We walked out on to the patio and put on waterproof jackets, hats, head torches, crampons and sorted out the rope. So it wasn’t until 0550 that we stepped onto the crunchy snow of the glacier. The sky was just starting to lighten, but we still needed our head torches. We set up the rope with 20 metres between us with me leading. A group set off before us and I resisted the temptation to follow them, instead setting off down a trail in the snow towards the Dent du Geant that was just becoming visible. It’s always a bit disconcerting being in the front...
After 20 minutes, it was light enough to turn off our head torches and we were warm enough to remove our waterproofs and thick hats. The path across the glacier went past five tents that belonged to eight Polish climbers who had been on the same cable car as us. Looking ahead, we could see them a mile ahead of us walking up towards the Dent du Geant with several other groups.
The glacier steepened considerably just after the tents and we decided that it would be better if Glenys led us and set the pace rather than being forced to walk at my pace. An added bonus from my point of view is that the lead person is more likely to fall into a crevasse...
At half past seven, we reached the rock ridge that was the next part of the route. There’s a four metre wide gulley which leads up to the ridge. It's 45 degrees and 150 metres long, but very soft snow so it was a bit of a plod.
We left our crampons on and started the scramble up the rocky ridge with bits of snow and ice in places. We caught up with some other climbers who were going up what looked to be a particularly hard section. I looked around and saw a possibly easier route to the left. 25 metres up my "easier" route, I realised that it was all very loose rock and dirt with bits of rock in it – not nice. We had a nasty 15 minutes struggling up this terrain with a few anxious moments as our feet slipped away from us. We finally traversed back onto the correct route and life improved. The scrambling was good fun being interspersed with snow channels to trudge up. Half way up the ridge the clouds rolled in and started to swirl around the Dent du Geant. We arrived at the Pointe Salle (3875m) at nine o'clock in thick fog....
We took a few minutes to look at the Dent du Geant drifting in and out of view in the thick mist. Two British lads came up from the start of the normal route on the Dent du Geant and told us that there was a big queue on the climb. They headed off up the Arête and soon disappeared into the mist.
Glenys and I set off along the very narrow ridge of the Arête de Rochefort. The first section is 18 inches wide, with very steep (75 degree) slopes to either side. The soft crumbly snow didn’t help confidence. After 10 metres I turned to Glenys, “Now remember. If I slip and fall to the left then you have to jump down the right hand side.” She just nodded. Perhaps it wasn’t the best time to mention falling.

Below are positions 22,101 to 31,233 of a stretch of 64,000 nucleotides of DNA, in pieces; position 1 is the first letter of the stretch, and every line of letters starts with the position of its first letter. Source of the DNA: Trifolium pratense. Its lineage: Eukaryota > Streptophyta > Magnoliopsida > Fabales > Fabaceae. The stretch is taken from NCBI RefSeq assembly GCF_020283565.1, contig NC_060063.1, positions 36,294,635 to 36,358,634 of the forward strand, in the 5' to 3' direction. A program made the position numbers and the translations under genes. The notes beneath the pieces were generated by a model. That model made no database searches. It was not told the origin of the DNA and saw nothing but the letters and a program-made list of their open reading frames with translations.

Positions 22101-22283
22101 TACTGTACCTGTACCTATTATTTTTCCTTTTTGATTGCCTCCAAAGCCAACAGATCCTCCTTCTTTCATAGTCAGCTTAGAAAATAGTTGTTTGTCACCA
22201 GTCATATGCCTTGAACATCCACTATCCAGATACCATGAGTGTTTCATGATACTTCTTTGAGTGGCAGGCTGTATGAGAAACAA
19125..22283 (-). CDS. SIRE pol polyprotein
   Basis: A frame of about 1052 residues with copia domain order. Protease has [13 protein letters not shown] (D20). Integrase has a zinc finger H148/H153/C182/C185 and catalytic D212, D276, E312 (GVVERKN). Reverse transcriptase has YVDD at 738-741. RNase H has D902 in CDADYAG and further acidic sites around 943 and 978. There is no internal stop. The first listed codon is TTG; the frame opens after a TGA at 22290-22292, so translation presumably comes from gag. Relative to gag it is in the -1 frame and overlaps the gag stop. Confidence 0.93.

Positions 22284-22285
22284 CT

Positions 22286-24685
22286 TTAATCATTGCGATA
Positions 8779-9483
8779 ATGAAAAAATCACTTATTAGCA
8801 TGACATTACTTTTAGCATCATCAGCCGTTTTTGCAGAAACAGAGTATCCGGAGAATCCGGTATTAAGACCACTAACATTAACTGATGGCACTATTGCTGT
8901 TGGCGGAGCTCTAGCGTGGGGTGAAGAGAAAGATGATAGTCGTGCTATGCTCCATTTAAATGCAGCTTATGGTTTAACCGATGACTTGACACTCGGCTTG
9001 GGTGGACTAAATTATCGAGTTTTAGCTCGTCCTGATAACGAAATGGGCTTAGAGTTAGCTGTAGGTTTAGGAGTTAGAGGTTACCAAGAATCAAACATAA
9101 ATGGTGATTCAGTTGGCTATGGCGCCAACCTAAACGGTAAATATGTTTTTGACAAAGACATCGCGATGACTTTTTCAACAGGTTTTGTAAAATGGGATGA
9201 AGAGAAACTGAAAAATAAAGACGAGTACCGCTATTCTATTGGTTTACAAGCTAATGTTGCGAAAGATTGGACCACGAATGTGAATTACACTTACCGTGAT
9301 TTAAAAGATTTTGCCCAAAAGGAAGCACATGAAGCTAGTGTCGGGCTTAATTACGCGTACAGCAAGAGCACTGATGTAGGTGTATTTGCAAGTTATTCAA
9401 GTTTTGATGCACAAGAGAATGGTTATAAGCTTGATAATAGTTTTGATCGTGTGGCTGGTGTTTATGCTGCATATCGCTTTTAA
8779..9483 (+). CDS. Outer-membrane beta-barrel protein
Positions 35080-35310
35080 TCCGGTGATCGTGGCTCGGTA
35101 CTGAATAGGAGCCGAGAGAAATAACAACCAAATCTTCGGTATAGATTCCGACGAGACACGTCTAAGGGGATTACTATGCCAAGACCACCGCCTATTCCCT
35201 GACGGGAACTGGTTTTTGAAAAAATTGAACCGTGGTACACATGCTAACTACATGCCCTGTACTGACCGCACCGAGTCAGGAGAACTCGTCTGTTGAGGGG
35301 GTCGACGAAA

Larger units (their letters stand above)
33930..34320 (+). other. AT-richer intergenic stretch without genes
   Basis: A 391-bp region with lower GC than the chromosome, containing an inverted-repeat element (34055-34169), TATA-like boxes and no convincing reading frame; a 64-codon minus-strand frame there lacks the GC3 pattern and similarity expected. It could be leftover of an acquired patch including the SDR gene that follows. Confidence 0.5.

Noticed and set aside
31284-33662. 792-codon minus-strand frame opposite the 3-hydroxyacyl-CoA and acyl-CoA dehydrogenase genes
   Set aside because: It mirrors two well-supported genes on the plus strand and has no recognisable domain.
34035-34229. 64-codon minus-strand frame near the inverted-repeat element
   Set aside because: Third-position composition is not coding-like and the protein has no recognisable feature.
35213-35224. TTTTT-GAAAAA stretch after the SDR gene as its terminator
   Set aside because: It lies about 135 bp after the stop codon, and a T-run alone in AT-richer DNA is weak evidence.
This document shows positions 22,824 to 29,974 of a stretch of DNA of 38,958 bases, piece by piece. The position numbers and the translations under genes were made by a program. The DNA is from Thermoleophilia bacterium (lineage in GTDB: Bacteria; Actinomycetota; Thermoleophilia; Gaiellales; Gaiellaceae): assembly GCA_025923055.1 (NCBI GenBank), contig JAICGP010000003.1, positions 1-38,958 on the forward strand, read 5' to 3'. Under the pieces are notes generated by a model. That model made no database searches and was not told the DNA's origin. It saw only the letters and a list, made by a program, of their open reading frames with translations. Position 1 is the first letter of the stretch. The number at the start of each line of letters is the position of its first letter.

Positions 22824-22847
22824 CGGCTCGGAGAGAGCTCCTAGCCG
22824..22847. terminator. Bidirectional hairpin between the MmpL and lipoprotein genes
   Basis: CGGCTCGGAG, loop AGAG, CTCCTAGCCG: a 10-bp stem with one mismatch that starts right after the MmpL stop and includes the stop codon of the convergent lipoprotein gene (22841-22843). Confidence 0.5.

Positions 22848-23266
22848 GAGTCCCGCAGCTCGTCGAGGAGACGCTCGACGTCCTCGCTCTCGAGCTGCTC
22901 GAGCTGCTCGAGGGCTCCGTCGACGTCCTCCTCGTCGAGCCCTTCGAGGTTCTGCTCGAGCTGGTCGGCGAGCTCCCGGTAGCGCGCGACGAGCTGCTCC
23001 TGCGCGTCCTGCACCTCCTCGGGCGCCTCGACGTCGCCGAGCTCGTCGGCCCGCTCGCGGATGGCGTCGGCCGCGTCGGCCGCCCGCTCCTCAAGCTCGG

After ten minutes of walking slowly along the knife edge Arête with 10 metres of visibility, Glenys asked me, “How far are we going?”
I looked at my altimeter which showed 3870m. I was aiming for the Aiguille de Rochefort, ½ kilometre away with another 130m of ascent. “How about another hour and see where we get to?”
“OK” came the reply.
We carried on for another 10 minutes and I could feel that Glenys was getting slower as the Arête went up and down quite steeply. The weather wasn’t getting any better and our altitude was still only 3900m. I decided that she’d probably had enough. “You’re not very happy are you?”
“OK, let’s turn back.” I could feel the wave of relief radiating from her as I walked back to where she stood.
We had a quick rest on a fairly wide area and then set off back along the ridge at quarter to ten. The mist had been getting thicker and we never saw the Dent du Geant again.
We retraced our route down the ridge (avoiding my little detour) and had a quick bite to eat half way down. It started to snow as we descended making me glad that we hadn’t carried on. The descent down the snow gully was awkward because of very soft snow and the two kilometre walk across the glacier was very tedious with the added complication of very poor visibility. We had a slight detour 400 metres from the hut when I decided to follow a track that took us upwards towards the top cable car station. It “felt” wrong so I pulled out the map and soon had us back on track. We arrived back at the hut at quarter past one.
Thirty minutes later, we were on the cable car going down to the valley. We were happily ensconced in the campsite by three o’clock. We went out for a nice meal and crashed out.
We woke up the next day to brilliant blue skies – typical! We took some photos and set off through the Mont Blanc tunnel at half past ten, arriving at back home in the UK just before midnight.
It was an interesting trip with lots of moving around – having a van was great because we weren’t tied down to one place. I was quite surprised by the difficulty of the route up to the Pointe Salle under the Dent du Geant – a real mountaineering route in its own right.